Arshad Mehmood is joining our group as a postdoctoral researchers. Arshard just completed his Ph.D. with Ben Janesko at Texas Christian, where he developed wave function analysis tools. Welcome, Arshad!
Check out Fangchun and Wei-Tao’s new paper in J. Mater. Chem. C! In collaboration with experimentalists in the Borhan and Lunt groups at MSU, they developed a microscopic understanding of how cyanine dyes can be designed to have large Stokes shifts, desirable for applications is solar energy conversion, biomedical imaging, and other areas. This work is a JMCC HOT paper!
Check out Mike’s new paper in JCP describing a new method for modeling dynamics in dense manifolds of electronic states. It is based on Ehrenfest molecular dynamics, but incorporates a decoherence correction that does not require knowledge of the full electronic eigenspectrum. This enables it to function efficiently even when the dynamics of interest span a very large number of electronic states.
We are very excited to welcome our first SBU grad student: Caitlin Hetherington! Caitlin joins us from Heriot-Watt University, where she earned her master’s degree in Chemistry with German. Welcome aboard, Caitlin!
Congratulations to Levine group graduate, Yinan Shu, on receiving the 2020 Robin Hochstrasser Young Investigator Award from the journal Chemical Physics! Named for eminent spectroscopist and long-time Chemical Physics editor, Robin Hochstrasser, this award is given to one chemical physicist each year, who must be under 40 years of age and without a permanent academic appointment. Nice work, Yinan, keep racking up those awards!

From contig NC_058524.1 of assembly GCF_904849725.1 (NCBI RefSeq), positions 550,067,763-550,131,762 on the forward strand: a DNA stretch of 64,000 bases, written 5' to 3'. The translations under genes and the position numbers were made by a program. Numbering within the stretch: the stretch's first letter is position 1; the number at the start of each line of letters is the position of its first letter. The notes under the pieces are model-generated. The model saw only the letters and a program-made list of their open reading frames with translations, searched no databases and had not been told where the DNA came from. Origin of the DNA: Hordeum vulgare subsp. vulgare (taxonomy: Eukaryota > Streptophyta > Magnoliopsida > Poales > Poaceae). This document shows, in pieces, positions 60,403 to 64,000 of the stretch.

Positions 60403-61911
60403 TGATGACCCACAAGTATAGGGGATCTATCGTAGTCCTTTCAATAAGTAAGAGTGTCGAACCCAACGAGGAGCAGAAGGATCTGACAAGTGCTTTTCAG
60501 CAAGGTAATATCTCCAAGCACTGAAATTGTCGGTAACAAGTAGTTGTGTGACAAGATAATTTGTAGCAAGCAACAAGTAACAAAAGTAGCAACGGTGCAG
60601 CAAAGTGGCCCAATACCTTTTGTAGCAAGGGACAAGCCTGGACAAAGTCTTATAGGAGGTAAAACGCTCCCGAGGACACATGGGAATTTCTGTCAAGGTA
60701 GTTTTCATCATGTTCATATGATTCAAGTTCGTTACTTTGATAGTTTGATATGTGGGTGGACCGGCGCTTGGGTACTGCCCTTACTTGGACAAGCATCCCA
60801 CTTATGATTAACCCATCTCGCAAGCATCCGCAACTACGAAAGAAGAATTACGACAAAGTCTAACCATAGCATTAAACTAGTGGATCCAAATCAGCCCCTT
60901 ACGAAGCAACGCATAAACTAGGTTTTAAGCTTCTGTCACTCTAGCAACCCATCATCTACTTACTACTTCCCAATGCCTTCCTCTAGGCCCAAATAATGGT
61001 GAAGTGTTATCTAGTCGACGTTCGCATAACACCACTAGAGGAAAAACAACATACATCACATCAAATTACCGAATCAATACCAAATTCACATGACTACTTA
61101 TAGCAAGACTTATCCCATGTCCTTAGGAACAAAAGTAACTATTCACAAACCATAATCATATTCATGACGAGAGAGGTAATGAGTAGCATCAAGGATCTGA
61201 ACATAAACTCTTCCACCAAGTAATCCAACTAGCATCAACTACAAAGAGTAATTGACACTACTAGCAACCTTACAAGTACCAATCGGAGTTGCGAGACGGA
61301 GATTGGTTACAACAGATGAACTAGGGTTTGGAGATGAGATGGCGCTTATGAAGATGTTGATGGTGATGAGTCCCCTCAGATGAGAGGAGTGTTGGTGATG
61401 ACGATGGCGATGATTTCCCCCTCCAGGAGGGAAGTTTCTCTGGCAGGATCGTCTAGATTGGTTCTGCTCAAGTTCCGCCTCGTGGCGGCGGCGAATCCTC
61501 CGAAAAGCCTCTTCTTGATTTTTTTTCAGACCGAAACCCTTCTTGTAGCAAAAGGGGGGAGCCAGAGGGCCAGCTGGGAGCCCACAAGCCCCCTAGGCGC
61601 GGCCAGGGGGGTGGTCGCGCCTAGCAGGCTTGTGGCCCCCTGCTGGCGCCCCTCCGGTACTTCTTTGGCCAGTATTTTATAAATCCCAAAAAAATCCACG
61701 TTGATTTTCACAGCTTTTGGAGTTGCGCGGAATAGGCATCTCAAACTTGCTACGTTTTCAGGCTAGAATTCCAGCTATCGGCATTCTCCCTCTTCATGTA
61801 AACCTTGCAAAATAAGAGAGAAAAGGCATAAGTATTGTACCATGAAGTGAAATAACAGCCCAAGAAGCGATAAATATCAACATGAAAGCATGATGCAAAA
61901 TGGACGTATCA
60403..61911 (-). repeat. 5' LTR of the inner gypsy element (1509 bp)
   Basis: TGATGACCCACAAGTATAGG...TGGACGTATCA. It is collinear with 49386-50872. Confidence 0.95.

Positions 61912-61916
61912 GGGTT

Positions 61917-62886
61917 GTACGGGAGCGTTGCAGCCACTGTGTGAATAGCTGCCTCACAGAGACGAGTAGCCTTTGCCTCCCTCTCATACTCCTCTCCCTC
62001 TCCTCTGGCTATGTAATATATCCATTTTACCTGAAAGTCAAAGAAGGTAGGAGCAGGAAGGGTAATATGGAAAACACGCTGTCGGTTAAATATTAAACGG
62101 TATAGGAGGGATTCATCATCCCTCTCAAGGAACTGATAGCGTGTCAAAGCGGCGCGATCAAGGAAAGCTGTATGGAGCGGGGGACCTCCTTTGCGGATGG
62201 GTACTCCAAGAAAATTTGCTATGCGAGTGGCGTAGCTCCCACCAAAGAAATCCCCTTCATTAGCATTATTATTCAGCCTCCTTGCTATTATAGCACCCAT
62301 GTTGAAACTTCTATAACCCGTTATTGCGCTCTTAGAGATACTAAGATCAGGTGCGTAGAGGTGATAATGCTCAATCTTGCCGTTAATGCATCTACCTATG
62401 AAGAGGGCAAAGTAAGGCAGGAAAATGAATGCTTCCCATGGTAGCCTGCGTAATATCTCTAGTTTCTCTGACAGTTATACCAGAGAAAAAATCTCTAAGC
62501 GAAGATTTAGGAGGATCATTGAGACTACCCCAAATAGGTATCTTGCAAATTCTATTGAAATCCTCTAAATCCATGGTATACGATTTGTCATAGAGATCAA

Congratulations to Mike Esch, who successfully defended this Ph.D. dissertation this week! Mike has done excellent work on a number of topics, including lead halide perovskites, cyanine dyes, conical intersection “locality,” and nonadiabatic molecular dynamics methods for dense manifolds of electronic states. Lucky for us, Mike will be staying on as a postdoc in our group!
Check out our most recent paper in JCTC, describing out new implementation of multiple spawning dynamics: PySpawn. PySpawn is an implementation of ab initio multiple spawning (AIMS) in Python 2.7. It is designed to take advantage of modern computational resources and to be easily linked to electronic structure packages carry out ab initio multiple spawning (AIMS) calculations. It is free and open source, and can be downloaded here.
Perhaps this announcement is a little late, but our group will be moving to Stony Brook University in August! We’ll be associated with the Department of Chemistry and Institute for Advanced Computational Sciences there. Our friends and colleagues at MSU will be dearly missed, but we are very excited about the new opportunities that SBU presents.
Many thanks to the National Science Foundation Chemical Theory, Modelling, and Computation (CTMC) program for funding our project to develop theoretical methods for modeling the dynamics of molecules in strong laser fields!